Controller for heated gloves/socks

Discussion in 'The Projects Forum' started by enveetee, Dec 3, 2009.

  1. enveetee

    Thread Starter New Member

    Dec 1, 2009
    5
    0
    Hi, first post so be gentle!!!


    I'm looking to make a controller for some heated garments. I've sorted the garments and heating element fine, it all works off a 3cell Lipo battery.

    I need to solve two problems.

    1) Heat regulation. Each glove/sock draws between 300 and 700 mAh @ 12V depending on how warm they need to be. I have found a circuit based on a NE555, LM393 and a FET (IRF540) which seems to do the job (I need to build and test it.)

    2)Battery protection. I need to protect the battery. Lipos go crazy if discharged below 3V per cell so I need a cut off at around 10V to protect them. I was thinking of using a MAXIM 8211 or 8212 voltage detection IC and a relay to disconnect the circuit at 10V or so.

    Does this sound feasible? Should I be taking another approach? Can anyone suggest a circuit or give me some ideas on how to proceed?

    Cheers

    Nigel
     
  2. SgtWookie

    Expert

    Jul 17, 2007
    22,182
    1,728
    What is the voltage of your 3-cell LIPO battery?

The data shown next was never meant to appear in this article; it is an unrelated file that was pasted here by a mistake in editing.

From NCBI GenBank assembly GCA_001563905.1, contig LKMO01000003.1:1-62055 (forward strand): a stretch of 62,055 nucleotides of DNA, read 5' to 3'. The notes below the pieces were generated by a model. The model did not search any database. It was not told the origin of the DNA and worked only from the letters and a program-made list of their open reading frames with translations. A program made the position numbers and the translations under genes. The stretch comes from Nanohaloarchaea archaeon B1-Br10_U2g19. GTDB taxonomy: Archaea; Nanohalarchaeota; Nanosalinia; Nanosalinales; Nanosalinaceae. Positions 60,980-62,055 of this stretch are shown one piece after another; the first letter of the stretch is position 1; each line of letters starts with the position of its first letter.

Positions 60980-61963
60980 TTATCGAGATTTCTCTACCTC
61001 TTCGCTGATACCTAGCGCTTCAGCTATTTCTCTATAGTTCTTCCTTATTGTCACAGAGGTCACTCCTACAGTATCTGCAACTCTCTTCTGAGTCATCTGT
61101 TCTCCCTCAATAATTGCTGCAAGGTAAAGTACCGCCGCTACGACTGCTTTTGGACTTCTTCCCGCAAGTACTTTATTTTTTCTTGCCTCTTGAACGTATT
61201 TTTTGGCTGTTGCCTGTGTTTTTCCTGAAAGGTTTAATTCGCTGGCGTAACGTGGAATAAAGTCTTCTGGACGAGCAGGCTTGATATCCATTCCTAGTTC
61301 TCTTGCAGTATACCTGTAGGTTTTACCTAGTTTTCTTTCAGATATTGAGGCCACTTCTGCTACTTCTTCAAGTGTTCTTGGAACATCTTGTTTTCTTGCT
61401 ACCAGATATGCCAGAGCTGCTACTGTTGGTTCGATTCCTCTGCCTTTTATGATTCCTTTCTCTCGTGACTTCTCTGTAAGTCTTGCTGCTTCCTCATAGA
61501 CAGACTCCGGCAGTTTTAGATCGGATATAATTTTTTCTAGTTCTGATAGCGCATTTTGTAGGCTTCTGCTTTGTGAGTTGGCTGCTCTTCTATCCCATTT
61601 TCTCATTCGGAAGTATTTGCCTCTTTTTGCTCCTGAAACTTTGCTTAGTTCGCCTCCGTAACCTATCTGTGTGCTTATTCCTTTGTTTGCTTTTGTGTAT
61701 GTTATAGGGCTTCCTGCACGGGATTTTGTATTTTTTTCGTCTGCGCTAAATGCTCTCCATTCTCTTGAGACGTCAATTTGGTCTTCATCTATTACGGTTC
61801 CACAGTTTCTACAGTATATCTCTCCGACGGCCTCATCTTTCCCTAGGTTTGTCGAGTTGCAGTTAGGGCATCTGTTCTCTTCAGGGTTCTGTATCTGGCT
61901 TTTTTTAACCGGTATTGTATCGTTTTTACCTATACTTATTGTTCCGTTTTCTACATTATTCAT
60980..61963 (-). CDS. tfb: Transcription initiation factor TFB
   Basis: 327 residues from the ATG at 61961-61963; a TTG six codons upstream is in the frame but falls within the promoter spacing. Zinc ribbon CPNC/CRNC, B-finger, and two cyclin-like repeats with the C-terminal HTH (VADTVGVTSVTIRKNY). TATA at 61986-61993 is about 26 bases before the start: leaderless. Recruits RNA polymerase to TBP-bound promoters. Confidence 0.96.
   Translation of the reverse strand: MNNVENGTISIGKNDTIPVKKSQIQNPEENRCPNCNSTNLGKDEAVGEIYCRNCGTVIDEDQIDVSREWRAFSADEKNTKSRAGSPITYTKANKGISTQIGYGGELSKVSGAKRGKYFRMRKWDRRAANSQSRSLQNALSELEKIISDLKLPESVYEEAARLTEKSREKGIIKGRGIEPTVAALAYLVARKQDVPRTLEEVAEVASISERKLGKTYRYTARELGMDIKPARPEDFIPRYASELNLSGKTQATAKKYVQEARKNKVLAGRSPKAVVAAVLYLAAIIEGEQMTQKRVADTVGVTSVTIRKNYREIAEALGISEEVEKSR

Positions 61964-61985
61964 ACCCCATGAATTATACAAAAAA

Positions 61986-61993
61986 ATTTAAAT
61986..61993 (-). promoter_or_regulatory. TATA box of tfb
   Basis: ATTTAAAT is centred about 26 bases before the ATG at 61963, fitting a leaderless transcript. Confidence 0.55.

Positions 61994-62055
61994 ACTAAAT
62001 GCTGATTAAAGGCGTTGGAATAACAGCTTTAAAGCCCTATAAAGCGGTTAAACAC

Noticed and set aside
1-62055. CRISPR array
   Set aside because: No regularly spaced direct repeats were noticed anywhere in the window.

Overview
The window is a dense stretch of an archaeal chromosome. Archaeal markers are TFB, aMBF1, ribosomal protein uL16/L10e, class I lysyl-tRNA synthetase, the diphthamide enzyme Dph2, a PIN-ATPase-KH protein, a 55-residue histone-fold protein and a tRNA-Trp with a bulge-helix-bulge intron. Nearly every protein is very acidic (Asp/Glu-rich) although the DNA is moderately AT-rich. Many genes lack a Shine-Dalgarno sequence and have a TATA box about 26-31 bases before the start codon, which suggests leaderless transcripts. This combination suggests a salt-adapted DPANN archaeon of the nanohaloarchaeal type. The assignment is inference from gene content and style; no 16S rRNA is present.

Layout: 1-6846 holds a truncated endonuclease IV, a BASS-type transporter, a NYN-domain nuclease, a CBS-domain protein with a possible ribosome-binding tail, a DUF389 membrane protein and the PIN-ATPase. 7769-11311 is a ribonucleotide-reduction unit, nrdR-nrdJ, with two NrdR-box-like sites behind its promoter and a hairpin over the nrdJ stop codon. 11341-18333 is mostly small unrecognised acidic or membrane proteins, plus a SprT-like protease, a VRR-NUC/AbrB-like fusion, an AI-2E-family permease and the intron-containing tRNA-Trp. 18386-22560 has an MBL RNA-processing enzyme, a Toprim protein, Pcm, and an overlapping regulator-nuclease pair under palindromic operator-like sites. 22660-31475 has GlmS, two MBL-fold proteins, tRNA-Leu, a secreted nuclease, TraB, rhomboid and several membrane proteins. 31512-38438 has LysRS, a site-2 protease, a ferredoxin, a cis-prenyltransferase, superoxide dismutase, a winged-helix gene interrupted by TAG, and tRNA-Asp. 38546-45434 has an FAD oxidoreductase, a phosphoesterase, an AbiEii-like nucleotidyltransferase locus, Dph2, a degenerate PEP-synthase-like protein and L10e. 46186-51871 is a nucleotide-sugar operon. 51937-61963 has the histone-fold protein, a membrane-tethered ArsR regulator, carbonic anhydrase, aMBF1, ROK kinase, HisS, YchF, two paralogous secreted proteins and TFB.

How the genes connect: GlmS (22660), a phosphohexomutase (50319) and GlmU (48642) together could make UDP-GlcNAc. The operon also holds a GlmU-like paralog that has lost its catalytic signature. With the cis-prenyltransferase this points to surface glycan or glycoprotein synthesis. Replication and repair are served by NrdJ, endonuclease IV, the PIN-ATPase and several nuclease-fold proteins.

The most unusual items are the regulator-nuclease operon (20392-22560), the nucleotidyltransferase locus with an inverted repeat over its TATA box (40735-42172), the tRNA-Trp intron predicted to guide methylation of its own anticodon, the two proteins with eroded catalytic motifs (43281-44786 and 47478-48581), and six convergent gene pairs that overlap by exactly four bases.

It would help a great deal if you would post the circuit diagram (schematic).
    IRF540 MOSFETs require a Vgs of 10v (voltage on the gate using the source as a reference). NE555 is a bjt (bipolar junction transistorized) 555 timer, it requires at least 6v to operate, and it's output will not go higher than Vcc-1.3v even under light load.

    Disconnect is not a problem using a MOSFET and some simple circuitry. You really don't want to use a relay, as it will draw a lot of power by itself.

    Does this sound feasible? Should I be taking another approach? Can anyone suggest a circuit or give me some ideas on how to proceed?[/QUOTE]

    I thought you had a circuit already?
     
  3. enveetee

    Thread Starter New Member

    Dec 1, 2009
    5
    0
    Thanks for taking time to responde

    10V nominal


     
    Last edited: Dec 4, 2009
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